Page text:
5. Consume Probiotics Daily Whether through supplements or through a variety of healthy foods. Explore the creative arts of fermenting foods. Making yogurt, kefir, sauerkraut, pickled vegetables or kombucha tea is much easier than most people assume and is so good for the GI tract. Digestive enzymes are also easy to make at home and will ensure a healthy probiotic balance in the body. Enzymes & Skin (recipe for digestive enzymes)

Better Food Choices for Cultivating Good Health

There are several more personal food choices that can lead to good or bad health. These factors must be addressed as well as learning to avoid the compromised foods previously mentioned.

  • Organic & Non Genetically Modified Food Eat organic (avoid pesticides) and limit exposure to preservatives. Avoid genetically modified foods and dairy products that contain growth hormone. This post examines organic food and it’s health benefit.
  • Raw vs Cooked Diets Preparing foods above 120 degrees Farenheit kills the live enzymes and destroys amino acids, the basic building blocks of life. Here we examine the benefits of a raw diet over cooked food.
  • Alkaline vs Acidic pH Change to a diet that contains more alkalizing food as disease flourishes when more acid forming foods are eaten. This post examines ways to alkalize one’s diet.
  • Apple Cider Vinegar Drinks Apple cider vinegar is probably the best (and cheapest) detoxifier for the body. Organic raw Apple Cider Vinegar can be used as a daily drink to change the body’s ph from acidic to alkaline. This post has a few recipes for your health.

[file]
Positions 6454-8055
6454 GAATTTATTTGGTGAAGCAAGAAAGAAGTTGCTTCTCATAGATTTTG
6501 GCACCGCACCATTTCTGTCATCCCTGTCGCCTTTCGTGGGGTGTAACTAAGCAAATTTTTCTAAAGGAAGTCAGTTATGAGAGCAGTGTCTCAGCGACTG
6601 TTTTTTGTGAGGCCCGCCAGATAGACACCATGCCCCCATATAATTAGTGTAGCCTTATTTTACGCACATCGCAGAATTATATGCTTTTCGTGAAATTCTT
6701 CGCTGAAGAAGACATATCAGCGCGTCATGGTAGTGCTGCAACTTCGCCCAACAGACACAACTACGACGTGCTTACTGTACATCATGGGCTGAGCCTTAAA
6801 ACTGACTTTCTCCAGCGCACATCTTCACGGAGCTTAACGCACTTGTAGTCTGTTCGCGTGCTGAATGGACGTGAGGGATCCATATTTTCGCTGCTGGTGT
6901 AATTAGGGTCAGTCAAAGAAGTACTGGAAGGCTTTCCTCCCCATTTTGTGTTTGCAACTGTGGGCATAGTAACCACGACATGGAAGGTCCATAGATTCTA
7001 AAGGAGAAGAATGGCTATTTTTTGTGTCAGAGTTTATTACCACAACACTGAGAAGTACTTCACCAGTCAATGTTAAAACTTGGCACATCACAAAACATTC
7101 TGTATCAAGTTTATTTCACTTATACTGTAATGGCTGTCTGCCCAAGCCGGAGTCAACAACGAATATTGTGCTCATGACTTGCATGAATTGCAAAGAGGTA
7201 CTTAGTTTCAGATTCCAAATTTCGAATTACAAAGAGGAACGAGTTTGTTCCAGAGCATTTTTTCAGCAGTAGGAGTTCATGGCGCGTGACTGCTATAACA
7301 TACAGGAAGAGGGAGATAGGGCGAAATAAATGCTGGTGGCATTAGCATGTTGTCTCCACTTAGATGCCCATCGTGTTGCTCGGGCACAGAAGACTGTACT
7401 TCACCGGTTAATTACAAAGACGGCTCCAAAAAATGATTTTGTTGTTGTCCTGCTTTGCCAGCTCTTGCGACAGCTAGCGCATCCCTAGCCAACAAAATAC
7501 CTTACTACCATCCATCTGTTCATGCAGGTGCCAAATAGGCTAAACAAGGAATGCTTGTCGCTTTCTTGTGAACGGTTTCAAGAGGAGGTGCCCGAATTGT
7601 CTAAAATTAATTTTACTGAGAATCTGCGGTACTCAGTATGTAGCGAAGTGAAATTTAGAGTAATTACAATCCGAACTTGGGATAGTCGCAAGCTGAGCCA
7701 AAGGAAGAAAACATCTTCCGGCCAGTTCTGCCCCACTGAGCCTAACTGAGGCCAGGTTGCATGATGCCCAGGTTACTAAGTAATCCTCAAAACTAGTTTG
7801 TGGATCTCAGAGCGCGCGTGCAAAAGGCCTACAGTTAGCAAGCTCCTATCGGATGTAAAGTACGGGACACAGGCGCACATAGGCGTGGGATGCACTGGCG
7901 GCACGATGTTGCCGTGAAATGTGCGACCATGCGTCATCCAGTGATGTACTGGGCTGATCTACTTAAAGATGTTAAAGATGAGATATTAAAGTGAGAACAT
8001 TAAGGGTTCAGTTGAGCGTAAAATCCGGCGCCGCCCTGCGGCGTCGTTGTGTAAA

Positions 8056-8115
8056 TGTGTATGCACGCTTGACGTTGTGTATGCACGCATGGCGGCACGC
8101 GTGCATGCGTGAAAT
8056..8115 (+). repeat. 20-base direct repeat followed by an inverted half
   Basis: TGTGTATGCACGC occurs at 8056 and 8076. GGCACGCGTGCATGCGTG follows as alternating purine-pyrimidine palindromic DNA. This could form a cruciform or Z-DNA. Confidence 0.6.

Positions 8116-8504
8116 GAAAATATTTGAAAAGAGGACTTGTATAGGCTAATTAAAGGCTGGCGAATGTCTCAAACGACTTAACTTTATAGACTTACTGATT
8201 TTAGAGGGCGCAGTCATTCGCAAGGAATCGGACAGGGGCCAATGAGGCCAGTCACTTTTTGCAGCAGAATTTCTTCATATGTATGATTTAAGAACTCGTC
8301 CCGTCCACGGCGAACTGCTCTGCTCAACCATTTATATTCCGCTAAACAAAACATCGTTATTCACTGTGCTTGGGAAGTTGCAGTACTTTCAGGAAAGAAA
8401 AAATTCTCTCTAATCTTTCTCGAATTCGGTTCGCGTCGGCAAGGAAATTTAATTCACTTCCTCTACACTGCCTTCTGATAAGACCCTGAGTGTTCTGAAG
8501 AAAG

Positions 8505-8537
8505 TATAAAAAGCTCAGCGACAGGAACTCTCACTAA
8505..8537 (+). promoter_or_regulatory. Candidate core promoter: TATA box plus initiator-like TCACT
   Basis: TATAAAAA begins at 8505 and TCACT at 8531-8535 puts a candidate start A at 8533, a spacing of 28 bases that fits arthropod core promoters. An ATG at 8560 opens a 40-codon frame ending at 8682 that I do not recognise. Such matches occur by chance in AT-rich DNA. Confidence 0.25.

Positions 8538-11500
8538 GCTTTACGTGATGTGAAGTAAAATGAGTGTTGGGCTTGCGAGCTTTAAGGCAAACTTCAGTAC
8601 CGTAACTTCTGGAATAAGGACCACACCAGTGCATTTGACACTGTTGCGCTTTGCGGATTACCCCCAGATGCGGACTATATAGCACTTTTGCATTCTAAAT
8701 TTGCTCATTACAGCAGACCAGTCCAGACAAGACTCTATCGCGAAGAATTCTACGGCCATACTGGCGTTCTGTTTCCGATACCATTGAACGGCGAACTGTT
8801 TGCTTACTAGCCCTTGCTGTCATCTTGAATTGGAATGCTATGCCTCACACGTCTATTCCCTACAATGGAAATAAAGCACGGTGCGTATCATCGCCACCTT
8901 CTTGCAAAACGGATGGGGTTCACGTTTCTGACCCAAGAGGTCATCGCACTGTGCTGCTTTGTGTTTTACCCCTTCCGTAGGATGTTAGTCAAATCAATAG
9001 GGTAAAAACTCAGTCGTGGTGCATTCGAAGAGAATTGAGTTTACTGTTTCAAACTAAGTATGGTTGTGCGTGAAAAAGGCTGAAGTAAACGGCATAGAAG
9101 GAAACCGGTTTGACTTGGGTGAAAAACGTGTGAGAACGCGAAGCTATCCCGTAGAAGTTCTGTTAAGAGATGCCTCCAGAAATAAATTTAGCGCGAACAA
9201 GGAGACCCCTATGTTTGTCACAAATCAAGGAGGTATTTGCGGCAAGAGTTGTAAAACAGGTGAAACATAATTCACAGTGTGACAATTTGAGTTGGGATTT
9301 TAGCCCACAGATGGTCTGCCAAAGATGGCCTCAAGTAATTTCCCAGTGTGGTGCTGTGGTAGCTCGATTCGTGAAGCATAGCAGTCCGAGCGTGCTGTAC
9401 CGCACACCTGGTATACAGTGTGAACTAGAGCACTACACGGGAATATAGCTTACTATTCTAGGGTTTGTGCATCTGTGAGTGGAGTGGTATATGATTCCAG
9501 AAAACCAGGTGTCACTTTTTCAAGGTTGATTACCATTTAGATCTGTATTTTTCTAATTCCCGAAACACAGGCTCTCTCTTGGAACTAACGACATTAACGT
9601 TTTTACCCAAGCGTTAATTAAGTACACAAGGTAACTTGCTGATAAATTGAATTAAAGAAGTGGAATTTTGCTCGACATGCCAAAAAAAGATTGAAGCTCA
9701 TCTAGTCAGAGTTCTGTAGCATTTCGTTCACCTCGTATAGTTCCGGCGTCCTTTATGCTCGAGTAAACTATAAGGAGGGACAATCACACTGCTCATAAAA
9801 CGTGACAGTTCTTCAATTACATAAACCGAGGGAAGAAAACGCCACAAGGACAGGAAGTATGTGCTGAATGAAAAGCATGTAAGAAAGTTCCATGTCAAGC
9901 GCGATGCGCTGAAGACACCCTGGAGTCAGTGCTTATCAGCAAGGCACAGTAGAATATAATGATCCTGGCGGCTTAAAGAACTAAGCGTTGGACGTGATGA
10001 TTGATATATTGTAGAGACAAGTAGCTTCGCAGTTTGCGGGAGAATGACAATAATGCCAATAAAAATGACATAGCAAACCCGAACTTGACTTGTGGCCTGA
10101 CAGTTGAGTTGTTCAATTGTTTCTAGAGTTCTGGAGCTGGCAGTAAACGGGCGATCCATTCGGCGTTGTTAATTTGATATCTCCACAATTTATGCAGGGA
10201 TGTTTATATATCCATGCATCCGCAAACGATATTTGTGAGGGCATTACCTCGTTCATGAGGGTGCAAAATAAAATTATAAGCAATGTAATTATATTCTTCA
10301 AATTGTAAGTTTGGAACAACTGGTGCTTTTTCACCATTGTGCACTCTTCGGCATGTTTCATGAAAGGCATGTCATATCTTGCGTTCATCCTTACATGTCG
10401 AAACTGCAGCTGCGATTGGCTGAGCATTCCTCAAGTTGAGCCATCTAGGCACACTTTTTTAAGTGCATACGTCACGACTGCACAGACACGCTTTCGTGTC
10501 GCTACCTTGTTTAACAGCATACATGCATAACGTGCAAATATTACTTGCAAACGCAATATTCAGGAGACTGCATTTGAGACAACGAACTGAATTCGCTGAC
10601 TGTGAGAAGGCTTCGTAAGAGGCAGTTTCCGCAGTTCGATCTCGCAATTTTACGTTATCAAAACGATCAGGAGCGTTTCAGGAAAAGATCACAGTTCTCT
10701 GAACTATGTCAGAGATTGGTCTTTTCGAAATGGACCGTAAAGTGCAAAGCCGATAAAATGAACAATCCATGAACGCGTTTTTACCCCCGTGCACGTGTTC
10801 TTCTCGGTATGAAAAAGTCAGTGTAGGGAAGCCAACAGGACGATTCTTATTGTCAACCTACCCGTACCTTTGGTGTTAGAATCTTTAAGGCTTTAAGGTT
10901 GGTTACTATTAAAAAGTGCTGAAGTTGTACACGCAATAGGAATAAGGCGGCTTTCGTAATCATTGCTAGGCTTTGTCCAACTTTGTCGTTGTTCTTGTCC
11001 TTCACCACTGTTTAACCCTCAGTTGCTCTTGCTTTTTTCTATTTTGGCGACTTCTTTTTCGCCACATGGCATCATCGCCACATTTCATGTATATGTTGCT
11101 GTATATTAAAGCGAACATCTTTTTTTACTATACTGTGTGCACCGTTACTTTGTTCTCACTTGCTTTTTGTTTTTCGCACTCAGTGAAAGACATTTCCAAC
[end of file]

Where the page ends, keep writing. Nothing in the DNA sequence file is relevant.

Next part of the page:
• Vitamin and Mineral Supplements Much of our vitamin and mineral intake should be from raw organic foods. This is a difficult task and a healthy body may benefit from these additional supplements. Some recommended supplements.
  • Sweeteners Avoid high sugar intake (including fruit), which can feed intestinal yeast. Natural sweeteners like Stevia, VeggieSweet & Xylitol can be used.
  • Seaweeds & Seaplants These plants can be ten to twenty times more nutritious than land vegetables and are a source of calcium, B complex, D, E and K vitamins as well as iodine and magnesium.
  • Spices & Herbs Fresh grown or fresh bought organic herbs are irreplaceable in not only their flavor but in their inherent medicinal and nutritional value too.
  • Juicing & Wheatgrass Juicing is an easy and convenient way to add nutrition to one’s diet. It is also a fun way to play with food and taste. Wheatgrass is a living food. Being highly anti-bacterial, consuming wheatgrass will help to alkalize and detoxify the lymph and blood cells.
  • Basics for Diet and Nutrition The second half of this posts offers many suggestions on foods, herbs and supplements. It includes some information about water and why it is important to filter or to have a clean source of water today. Finally, it touches on the chelating effect of leafy greens and other natural foods that detoxify our bodies.

Good Health to us all

-Wolfe-